Tompkins's late opt-in will not prejudice Brake Check. About 30 opt-in plaintiffs have joined the collective action. The discovery burden for each plaintiff will be small and Brake Check has more than three months before the May 2019 discovery cutoff. See Coronado, 2014 WL 6674292, at *3 ("When . . . the later filers are a small part of the overall class and the litigation is at an early stage, courts rarely find prejudice if they are allowed to opt-in."); Robinson-Smith, 424 F. Supp. 2d at 124 ("Allowing four more plaintiffs into the collective action already containing 269 represents only a limited additional exposure for the defendant, given the relatively small number . . . ."); Monroe, 94 F.R.D. at 305 ("Individual discovery for any particular plaintiff is minimal, and the trial is still a few months away."); Benavidez v. Piramides Mayas Inc., No. Civ. A-09-5076, 2013 WL 1627949 (S.D.N.Y. Apr. 16, 2013) (because the two late filers represented only 2.7 percent of the 74 plaintiffs in the action, allowing them to join 3 months after the deadline without showing good cause would not prejudice the defendants).
The third Ruggles factor concerns the time between the opt-in deadline and the delayed filing. The court's opt-in period ended on October 5, 2018. Tompkins asserted that he sent the consent form to plaintiffs' counsel on November 16; plaintiffs' counsel contacted Brake Check on November 30; Brake Check refused to agree to the late filing on December 15; and Tompkins filed this motion on January 4, 2019. Tompkins took prompt action after learning that he had missed the deadline and Brake Check received notice of the late filing within two months after the court's deadline expired. Courts have allowed much longer delays. See Helton, 2014 WL 1725734, at *2 (allowing late filers who missed the deadline by "approximately nine months"); Heaps, 2011 WL 6749053, at *2 (allowing late filings that were "within a few months after the deadline and the majority of them within one month"); Raper, 165 F.R.D. at 92 (allowing untimely filings after the liability, but before the damages, phase of the trial). This factor weighs in favor of allowing Tompkins to opt-in.
Because Tompkins was allegedly employed by Brake Check from 2015 to September 2017, his FLSA claims are within the statute of limitations and he could separately sue Brake Check. Allowing Tompkins to join the collective action serves judicial economy. See Akins v. Worley Catastrophe Response, LLC, 921 F. Supp. 2d 593, 598 (E.D. La. 2013) ("The plain language of Section 216(b) does not prohibit employees from bringing more than one collective action based on the same alleged violations."); see also Monroe, 94 F.R.D. at 305 ("[I]t should be remembered that in at least some of the cases the alternative may be to force the filing of individual lawsuits—scarcely productive of economy either for the litigants or for the courts."); Regan v. City of Charleston, S.C., No. 2:13-cv-3046-PMD, 2015 WL 1299967, at *3 (D.S.C. Mar. 23, 2015) (interests of judicial economy are best served by allowing these potential plaintiffs to join the pending action). "Obviously, there is little economy in spawning identical FLSA lawsuits that themselves might be properly joined with this lawsuit in the future." Heaps, 2011 WL 6749053, at *2 (quoting Ruggles, 687 F. Supp. 2d at 37). This factor also weighs in favor of granting Tompkins's motion for leave.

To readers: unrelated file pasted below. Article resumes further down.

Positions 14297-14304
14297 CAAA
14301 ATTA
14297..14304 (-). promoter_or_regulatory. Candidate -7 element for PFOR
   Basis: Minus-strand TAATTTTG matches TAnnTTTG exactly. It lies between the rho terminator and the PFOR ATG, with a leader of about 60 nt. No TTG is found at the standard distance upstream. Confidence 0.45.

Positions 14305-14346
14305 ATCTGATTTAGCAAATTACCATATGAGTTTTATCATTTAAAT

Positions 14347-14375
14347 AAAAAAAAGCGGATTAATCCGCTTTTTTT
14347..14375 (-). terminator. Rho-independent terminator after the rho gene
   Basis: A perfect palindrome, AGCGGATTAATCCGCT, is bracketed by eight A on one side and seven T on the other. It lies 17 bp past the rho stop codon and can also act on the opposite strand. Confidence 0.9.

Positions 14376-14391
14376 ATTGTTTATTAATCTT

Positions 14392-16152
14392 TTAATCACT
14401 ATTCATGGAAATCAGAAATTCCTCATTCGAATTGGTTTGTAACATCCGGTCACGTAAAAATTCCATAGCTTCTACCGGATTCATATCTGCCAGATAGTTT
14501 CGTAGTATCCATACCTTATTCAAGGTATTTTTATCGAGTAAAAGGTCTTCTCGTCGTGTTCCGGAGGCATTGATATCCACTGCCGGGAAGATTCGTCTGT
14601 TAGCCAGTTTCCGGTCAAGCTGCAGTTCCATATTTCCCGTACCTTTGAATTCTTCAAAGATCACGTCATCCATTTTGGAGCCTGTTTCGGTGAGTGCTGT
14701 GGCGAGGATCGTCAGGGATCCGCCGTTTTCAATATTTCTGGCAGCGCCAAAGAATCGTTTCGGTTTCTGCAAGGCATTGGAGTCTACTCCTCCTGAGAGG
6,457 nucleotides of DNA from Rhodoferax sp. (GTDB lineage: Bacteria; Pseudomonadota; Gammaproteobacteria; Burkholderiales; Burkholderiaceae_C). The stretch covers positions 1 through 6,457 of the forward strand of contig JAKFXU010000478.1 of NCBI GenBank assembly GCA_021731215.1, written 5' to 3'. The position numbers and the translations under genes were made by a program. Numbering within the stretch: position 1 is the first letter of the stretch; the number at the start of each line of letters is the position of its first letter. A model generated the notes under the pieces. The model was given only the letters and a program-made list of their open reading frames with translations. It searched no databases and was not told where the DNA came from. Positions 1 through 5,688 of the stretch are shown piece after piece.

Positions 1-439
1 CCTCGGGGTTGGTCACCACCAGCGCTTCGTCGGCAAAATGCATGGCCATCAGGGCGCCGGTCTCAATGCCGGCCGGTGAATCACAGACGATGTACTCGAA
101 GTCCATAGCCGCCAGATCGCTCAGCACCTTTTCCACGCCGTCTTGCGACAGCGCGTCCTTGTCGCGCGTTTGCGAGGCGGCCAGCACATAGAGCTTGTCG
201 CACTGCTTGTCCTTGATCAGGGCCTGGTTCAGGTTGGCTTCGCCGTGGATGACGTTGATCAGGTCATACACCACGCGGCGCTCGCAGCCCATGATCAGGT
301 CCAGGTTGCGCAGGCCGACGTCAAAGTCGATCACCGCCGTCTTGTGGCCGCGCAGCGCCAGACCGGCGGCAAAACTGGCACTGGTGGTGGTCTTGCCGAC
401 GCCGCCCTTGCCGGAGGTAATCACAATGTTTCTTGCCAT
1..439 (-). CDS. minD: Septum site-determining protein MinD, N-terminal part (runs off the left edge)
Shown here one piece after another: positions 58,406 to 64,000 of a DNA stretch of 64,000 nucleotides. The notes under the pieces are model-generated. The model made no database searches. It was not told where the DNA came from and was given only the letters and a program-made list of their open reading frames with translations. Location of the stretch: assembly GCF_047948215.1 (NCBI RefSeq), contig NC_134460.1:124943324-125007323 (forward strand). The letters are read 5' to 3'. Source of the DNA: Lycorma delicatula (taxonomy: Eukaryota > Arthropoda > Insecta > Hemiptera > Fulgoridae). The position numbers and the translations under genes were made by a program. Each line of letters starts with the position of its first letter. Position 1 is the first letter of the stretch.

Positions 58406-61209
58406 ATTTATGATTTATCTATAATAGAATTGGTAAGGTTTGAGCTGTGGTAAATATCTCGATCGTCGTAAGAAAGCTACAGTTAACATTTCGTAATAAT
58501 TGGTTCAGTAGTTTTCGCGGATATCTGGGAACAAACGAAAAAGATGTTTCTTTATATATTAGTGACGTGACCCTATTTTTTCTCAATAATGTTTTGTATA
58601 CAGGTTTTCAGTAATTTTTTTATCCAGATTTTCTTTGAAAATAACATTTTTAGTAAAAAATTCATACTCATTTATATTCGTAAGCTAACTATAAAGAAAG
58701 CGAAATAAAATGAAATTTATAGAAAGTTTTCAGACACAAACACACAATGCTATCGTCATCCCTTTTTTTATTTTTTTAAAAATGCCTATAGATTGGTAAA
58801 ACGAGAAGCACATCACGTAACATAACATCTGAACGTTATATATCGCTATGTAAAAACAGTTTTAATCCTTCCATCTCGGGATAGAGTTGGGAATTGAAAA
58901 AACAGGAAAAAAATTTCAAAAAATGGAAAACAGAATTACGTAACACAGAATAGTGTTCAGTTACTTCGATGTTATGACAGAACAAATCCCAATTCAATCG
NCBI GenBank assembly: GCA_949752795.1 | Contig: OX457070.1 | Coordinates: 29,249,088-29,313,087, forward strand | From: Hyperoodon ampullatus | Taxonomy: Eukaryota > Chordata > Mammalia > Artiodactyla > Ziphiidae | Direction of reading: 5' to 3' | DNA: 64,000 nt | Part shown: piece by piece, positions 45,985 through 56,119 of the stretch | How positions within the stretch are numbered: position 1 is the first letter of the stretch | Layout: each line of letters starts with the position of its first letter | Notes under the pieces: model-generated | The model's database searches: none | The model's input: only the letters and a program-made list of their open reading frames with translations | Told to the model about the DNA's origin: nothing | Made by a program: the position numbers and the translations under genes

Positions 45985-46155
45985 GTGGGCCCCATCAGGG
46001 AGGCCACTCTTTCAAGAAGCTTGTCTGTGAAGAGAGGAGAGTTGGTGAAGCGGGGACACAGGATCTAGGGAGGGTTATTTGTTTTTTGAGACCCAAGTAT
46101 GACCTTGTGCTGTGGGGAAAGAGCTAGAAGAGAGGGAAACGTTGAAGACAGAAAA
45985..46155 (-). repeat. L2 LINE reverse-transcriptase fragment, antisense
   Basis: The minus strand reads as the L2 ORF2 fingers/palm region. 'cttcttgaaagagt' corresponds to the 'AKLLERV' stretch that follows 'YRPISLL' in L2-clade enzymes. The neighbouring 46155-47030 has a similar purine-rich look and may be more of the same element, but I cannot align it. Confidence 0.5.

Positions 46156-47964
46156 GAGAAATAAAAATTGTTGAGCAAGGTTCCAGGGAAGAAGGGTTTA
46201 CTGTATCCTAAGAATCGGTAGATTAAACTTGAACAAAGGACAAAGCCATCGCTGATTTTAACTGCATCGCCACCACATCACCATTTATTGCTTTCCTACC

Allowing Tompkins's untimely opt-in also serves the FLSA's remedial purpose. See Benavides, 2013 WL 1627947, at *3; Kitagawa, 2018 WL 690835, at *3; Ruggles, 687 F. Supp. 2d at 37-38 (the FLSA's remedial purpose implores a "generous reading, in favor of those whom congress intended to benefit from the law . . . when considering issues of time limits and deadlines"); see also Helton, 2014 WL 1725734, at *3 ("Allowing the opt-in plaintiffs to join the FLSA collective action . . . is consistent with the broad and flexible reading of the FLSA in favor of coverage.").
Although Tompkins fails to show good cause for his late filing, other factors weigh in favor of allowing him to join the collective action. The court takes seriously Brake Check's concern that Radford may continue bringing additional later filers into this action, burdening the defendants and the court. The court will apply the Ruggles factors case by case to decide whether other late filings should be permitted.
Tompkins's motion for leave to file a late consent to join the collective action, (Docket Entry No. 68), is granted.
SIGNED on January 28, 2019, at Houston, Texas.
Lee H. Rosenthal
Chief United States District Judge